Conflict Management & Resolution

by | Nov 1, 2019 | LabStore Highlights | 0 comments

Within any environment there can and most often is, some degree of conflict. Mild or severe, because we all have our own innate likes and dislikes, there are things that cause friction within our inner self. The cause of the conflict can range from a diversity of sources: an individual, your environment, a process, etc. These are all examples of external conflict, which is easy to recognize because it is something that causes you anxiety or discomfort. It is more tangible and direct and often associated with the workplace. Internal conflict is much more difficult to identify and assess, however, it is the type of conflict that must be managed to resolve any type of conflict in your life. You may not be able to change or have influence over an external conflict, but you can determine how you manage that conflict internally, and develop a healthy attitude and inner well-being to move on. An inability to manage a conflict eliminates any chance of resolving that conflict.

Within the Histopathology lab there are numerous external factors that can evoke conflict within the technologist. Work overload from insufficient staffing is a common cause where individuals are always rushing trying to carry the load of 2-3 techs. Cramped seating and workspace making it difficult to perform effectively. Ineffective management or leadership skills from the manager or supervisor resulting in poor relationships. Personal differences with co-workers. Unnatural work schedules (as in Night Shift) where fatigue and tiredness can cause short tempers. All of these are external factors that can induce conflict.

The image of the two individuals to the right is often perceived as the manager/supervisor (orange) aggressively interacting with the subordinate (blue). One is from a point of offensive attack and the other a point of defense/receiving. One is typically from a point of power and the other a point of submission, because they have no power. Sometimes it is the subordinate or employee that is rebellious against the manager/supervisor; either directly or indirectly. Attempts towards resolution must first begin with communication. The initial common response in the presence of conflict, especially with the subordinate, is withdrawal. This withdrawal is oftentimes mutual where both parties go into avoidance of each other and try to have as little contact as possible. This response may seem to be the most convenient and comfortable, even with the supervisor/manager, but nothing is resolved, and unfortunately with the right trigger, the conflict can spontaneous erupt into an explosive encounter or event. In either case both parties must be committed to some degree of compromise, and this can only come through both parties coming together and communicating their thoughts, feelings, and willingness to come from their respective position to a point in between.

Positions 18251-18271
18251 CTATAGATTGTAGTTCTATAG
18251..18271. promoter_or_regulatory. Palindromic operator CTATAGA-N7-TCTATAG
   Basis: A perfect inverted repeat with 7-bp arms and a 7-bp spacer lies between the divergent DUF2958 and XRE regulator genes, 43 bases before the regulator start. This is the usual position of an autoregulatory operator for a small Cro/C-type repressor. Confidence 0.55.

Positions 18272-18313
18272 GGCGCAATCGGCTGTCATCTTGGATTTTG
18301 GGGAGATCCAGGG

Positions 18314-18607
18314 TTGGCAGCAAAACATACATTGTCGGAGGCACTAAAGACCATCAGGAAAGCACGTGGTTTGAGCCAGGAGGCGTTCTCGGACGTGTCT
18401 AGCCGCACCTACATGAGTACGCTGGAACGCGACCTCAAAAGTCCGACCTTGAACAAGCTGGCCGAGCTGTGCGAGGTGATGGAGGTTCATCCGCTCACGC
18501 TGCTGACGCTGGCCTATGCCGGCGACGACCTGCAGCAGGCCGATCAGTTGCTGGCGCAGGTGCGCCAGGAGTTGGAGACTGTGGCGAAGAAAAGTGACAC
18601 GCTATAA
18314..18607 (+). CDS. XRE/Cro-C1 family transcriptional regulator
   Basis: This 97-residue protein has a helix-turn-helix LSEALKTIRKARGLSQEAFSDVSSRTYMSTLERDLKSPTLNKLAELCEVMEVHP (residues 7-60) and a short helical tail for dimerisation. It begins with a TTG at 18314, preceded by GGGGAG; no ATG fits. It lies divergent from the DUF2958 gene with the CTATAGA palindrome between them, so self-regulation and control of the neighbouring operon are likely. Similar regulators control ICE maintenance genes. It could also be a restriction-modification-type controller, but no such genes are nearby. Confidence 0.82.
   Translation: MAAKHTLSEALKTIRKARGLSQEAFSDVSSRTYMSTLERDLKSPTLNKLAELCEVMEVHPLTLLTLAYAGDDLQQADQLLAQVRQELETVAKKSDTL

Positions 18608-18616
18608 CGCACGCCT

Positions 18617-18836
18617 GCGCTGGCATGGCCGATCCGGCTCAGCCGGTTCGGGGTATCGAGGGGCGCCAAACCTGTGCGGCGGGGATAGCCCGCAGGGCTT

The Conflict Resolution Process model illustrated here shows the common response to conflict at the workplace and in our personal lives. It begins between two people experiencing stress induced by feelings of hurt, anger, or some kind of anxiety from one person to another. Typically, one person is more dominate than the other, as in the supervisor/subordinate relationship. As previously mentioned, avoidance and withdrawal are the most comfortable immediate solutions. But as you can see in the lower portion of The Conflict Resolution Process the model, the two parties will remain stuck in their personal places of retreat and avoidance unless they come from their places of dominance or submission, to a place of compromise and integration. For the manager/supervisor, resisting is an unhealthy work relationship where the employee is not as productive as they could/would be in a healthy relationship. For the employee, it is healthier to be in a positive environment where there is mutual respect and communication. It becomes less of a job and more of a profession.
Deep conflict is not something easily resolved, especially when a person is convinced that they are right. Whether this is true, or it is just their perspective, the conflict remains. Being ‘right’ does not resolve conflict. How difficult it is for a supervisor/manager who is dealing with an employee that you have conflict with. On one hand, you have the power as the manager/supervisor, and have ways to coerce them into the desired behavior. But this has not resolved the conflict. How difficult is it for an employee who is dealing with a manager/supervisor who is determined to have their way and just won’t listen? You can remain silent, but this doesn’t resolve the conflict. The question of conflict resolution with both parties must be, ‘Am I determined to win, or to resolve this?’ ‘Do I want to conquer, or negotiate?’ That is a question that each person must ask themselves. It takes a strong manager/supervisor to understand that winning can be achieved through negotiation. Unless it is a blatant offense on issues such as policy, compliance, safety, etc., it is better to find a common place that both can agree upon. This way both parties win, still maintaining their own personal integrity and respect.

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Newkirk, WB, Brown, S., ‘Gold Standard of Leadership – Conflict Resolution’, Workshop in Professional Development, WB Newkirk Consulting, Lab Management Consultants, 2010.


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